Grace's Guide

British Industrial History

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Penny and Giles Controls

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of Christchurch

1956 Founded by Professor William Penny and James Giles, when they identified a demand for instrumentation in the aviation industry for high-precision, high-reliability wire-wound potentiometric devices for customers engaged in aircraft flight testing.

1957 Developments led to the first aircraft accident data recorder based on magnetic recording of data on stainless steel wire (popularly known as the 'Black Box').

During 1963, the UK Ministry of Aviation gave notice of a mandatory requirement for passenger carrying civil aircraft to be equipped with accident data recording systems, and Penny & Giles were well placed to supply sensors and recorders for these systems.

Through the following decades, Penny & Giles developed technologies and products for diverse markets such as professional broadcasting and recording, motor controllers for powered wheelchairs, paperless chart recorders and trackerballs for computer interfacing.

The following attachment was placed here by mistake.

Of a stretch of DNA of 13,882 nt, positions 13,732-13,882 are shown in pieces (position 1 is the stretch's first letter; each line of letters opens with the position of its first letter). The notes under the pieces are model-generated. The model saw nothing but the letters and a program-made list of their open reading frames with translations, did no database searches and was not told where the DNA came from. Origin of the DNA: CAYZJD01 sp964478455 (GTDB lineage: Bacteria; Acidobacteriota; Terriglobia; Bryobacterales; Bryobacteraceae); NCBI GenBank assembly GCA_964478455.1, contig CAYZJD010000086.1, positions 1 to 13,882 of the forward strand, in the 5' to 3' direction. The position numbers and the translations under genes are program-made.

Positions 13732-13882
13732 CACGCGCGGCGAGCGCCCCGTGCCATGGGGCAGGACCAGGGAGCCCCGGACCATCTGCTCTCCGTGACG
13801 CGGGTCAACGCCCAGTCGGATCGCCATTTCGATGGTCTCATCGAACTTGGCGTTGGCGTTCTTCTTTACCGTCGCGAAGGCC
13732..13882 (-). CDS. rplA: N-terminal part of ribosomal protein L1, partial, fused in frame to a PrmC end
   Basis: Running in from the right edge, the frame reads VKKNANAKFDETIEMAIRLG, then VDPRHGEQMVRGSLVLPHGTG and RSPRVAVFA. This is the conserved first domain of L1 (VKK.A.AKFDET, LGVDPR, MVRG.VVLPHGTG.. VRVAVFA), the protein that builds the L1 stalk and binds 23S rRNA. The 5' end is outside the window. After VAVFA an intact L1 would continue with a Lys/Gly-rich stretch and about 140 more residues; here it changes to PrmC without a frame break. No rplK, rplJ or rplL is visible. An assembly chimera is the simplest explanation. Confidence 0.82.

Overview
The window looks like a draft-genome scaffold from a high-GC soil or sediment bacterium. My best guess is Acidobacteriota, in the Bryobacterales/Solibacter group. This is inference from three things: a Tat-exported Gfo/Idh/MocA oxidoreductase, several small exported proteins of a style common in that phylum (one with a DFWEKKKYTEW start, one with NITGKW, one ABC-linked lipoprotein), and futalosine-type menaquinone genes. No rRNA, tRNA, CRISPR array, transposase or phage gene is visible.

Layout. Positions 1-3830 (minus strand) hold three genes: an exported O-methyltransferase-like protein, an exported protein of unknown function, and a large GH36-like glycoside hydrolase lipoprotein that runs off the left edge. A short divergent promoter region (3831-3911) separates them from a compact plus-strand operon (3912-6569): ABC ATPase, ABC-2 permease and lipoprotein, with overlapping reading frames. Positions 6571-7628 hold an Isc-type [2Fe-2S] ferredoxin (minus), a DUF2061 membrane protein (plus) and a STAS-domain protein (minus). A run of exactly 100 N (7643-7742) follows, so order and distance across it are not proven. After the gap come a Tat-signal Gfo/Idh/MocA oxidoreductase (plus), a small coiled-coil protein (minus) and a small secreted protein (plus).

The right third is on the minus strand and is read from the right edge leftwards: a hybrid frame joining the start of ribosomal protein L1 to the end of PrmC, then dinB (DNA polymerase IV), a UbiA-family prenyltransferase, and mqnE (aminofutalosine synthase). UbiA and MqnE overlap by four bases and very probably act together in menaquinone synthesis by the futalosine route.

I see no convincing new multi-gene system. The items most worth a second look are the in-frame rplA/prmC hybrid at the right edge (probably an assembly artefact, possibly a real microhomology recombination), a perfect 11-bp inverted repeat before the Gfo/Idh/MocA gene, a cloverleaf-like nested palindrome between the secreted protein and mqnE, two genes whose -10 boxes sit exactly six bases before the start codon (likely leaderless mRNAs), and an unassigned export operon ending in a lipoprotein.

1973 Penny and Giles Conductive Plastics received a Queens Award for Technological Innovation[1]

1974 Mr H. Hirst was appointed a director of Penny and Giles International with special responsibility for marketing activities in the Scandinavian countries.[2]

1984 Shares first quoted on USM[3]

1987 Penny and Giles International had 4 main divisions[4]

  • Conductive Plastics
  • Data Recording
  • Potentiometers
  • Transducers

1989 Bought the data recorder business of Thorn EMI[5]

1992 Famous as a maker of aircraft "black boxes". Acquired by Bowthorpe Holdings[6]

The product range includes: linear and rotary position sensors; LVDT and RVDT transducers; joysticks; studio faders; digital panel meters; and solenoid actuators for a wide range of industrial motion control applications.

2002 Acquired by Curtiss-Wright

See Also


Sources of Information

  1. The Times, Apr 21, 1973
  2. The Engineer 1974/05/30
  3. The Times, Dec 07, 1984
  4. The Times, November 27, 1987
  5. The Times June 23, 1989
  6. The Times April 02, 1992